By George Ball
Where have all the flowers gone? American cities, proud hubs of the arts, increasingly lack
the very soul of culture: the flower. The original earthly joy, flowers bestow what our urban
spaces are most in need of: beauty, romance, delirious color, fragrance, and a panoply of
Our urban centers, meanwhile, are reveling in a vegetable renaissance. Vegetable gardens
large and small are sprouting in our cities: in backyards, window boxes, and repurposed
warehouses, and on rooftops and balconies.
Farmer's markets offer up splendorous harvests of fresh produce: cooed over by urban
vegetable aficionados, who, a while back, likely didn't know the difference between radishes
and radicchio. Heirloom vegetables, standard pre-World War II market varieties, must fairly
blush at the lavish attention - and prices - accorded them.
The Dawning of the Age of the Vegetable, unfortunately, converges with the Decline and Fall
of the Flower. Not so long ago, our cities were abloom with florists, a species fast going the
way of record stores. Restaurant tables flared with flora. Women wore corsages. Men's suit
lapels boasted boutonnieres. Guests arrived bearing bouquets. Homes were festooned with
flowering potted plants.
Compared with European metropolises, America's cities are strikingly unfloriferous - and
poorer for it. Vegetable gardens now abound; flower gardens are few. Vegetables are delectable
and nutritious; we admire them, we respect them, but we do not love them. Flowers engage our
senses and spirits in ways even the ripest, juiciest heirloom tomato cannot.
The author Iris Murdoch observed, "People from a planet without flowers would think we must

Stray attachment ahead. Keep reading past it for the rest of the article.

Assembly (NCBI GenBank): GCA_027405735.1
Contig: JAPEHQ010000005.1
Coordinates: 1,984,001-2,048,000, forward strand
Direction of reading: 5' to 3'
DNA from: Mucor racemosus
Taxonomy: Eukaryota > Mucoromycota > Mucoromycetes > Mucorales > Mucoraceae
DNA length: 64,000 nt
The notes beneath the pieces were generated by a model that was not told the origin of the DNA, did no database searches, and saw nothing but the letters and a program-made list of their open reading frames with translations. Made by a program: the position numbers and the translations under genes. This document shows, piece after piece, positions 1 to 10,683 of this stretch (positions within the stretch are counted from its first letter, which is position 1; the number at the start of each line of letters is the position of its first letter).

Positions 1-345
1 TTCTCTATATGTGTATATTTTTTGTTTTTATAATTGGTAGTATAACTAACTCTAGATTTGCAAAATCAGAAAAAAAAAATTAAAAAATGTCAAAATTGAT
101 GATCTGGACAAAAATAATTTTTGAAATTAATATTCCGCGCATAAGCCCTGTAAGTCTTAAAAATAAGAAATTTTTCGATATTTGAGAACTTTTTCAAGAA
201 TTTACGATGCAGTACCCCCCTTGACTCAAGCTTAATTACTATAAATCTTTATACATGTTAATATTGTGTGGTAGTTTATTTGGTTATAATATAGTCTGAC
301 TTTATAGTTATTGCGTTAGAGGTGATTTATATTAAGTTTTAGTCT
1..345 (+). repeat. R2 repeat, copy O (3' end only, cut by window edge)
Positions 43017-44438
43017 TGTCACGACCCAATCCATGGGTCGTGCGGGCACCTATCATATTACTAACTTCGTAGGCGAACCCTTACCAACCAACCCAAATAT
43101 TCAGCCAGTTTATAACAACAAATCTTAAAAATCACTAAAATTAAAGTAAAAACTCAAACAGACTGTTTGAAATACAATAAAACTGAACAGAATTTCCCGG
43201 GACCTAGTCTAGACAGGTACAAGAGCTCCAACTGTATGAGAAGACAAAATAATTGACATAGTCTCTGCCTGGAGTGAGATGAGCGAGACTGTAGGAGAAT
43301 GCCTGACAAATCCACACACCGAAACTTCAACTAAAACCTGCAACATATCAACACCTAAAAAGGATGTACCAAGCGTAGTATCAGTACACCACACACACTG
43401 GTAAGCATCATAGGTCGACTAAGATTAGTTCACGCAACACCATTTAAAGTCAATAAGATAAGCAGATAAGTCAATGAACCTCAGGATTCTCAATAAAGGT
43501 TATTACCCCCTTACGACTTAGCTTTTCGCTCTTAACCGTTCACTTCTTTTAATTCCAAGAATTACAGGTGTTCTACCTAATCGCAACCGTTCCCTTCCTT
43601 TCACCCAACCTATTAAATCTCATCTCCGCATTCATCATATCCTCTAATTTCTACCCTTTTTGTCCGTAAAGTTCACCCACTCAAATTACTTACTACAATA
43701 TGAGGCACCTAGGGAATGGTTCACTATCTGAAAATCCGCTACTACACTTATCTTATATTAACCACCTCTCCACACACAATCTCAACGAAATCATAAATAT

be mad with joy the whole time to have such things about us." If only flowers were about
The flower is the crown jewel of botanical creation. Without flowers, there would be no
seeds, no fruits or vegetables, no life. Humankind has coevolved with flora: We domesticated
flowers; flowers - the first plants cultivated without a utilitarian purpose - have
The ultimate symbols, flowers are prettily strewn throughout poetry, song, legends, and
stories. They bloom in paintings, architecture, ceramics, textiles, photographs: every form of
visual pleasure. Enshrined in the trajectory of our lives, flowers signify birth, youth,
romance, and marriage; at death, they promise new life. In our anhedonic, pixilated digital
age, we need flowers more than ever.
Unfortunately, commercially available flowers are mostly poor in quality, limited in
selection, and grown abroad under shockingly unsustainable conditions. Most imported blooms fly
in from South America on pollution-spewing jets. Grown in greenhouses staffed by exploited
workers, flowers are sprayed with pesticides, fungicides, and herbicides, and picked too
On arrival, newly imported flowers are gassed with ethylene to hasten ripening - sacrificing
buds, leaves, and richness of color. That's why your supermarket-bought blooms look dead on
The burgeoning crop of urban gardeners will provide an extraordinary service by cultivating
flowers, serving "locaflors" as well as locavores. Flowers, enduring symbols of renewal and
rebirth, await their urban renaissance.
As seen in The Philadelphia Inquirer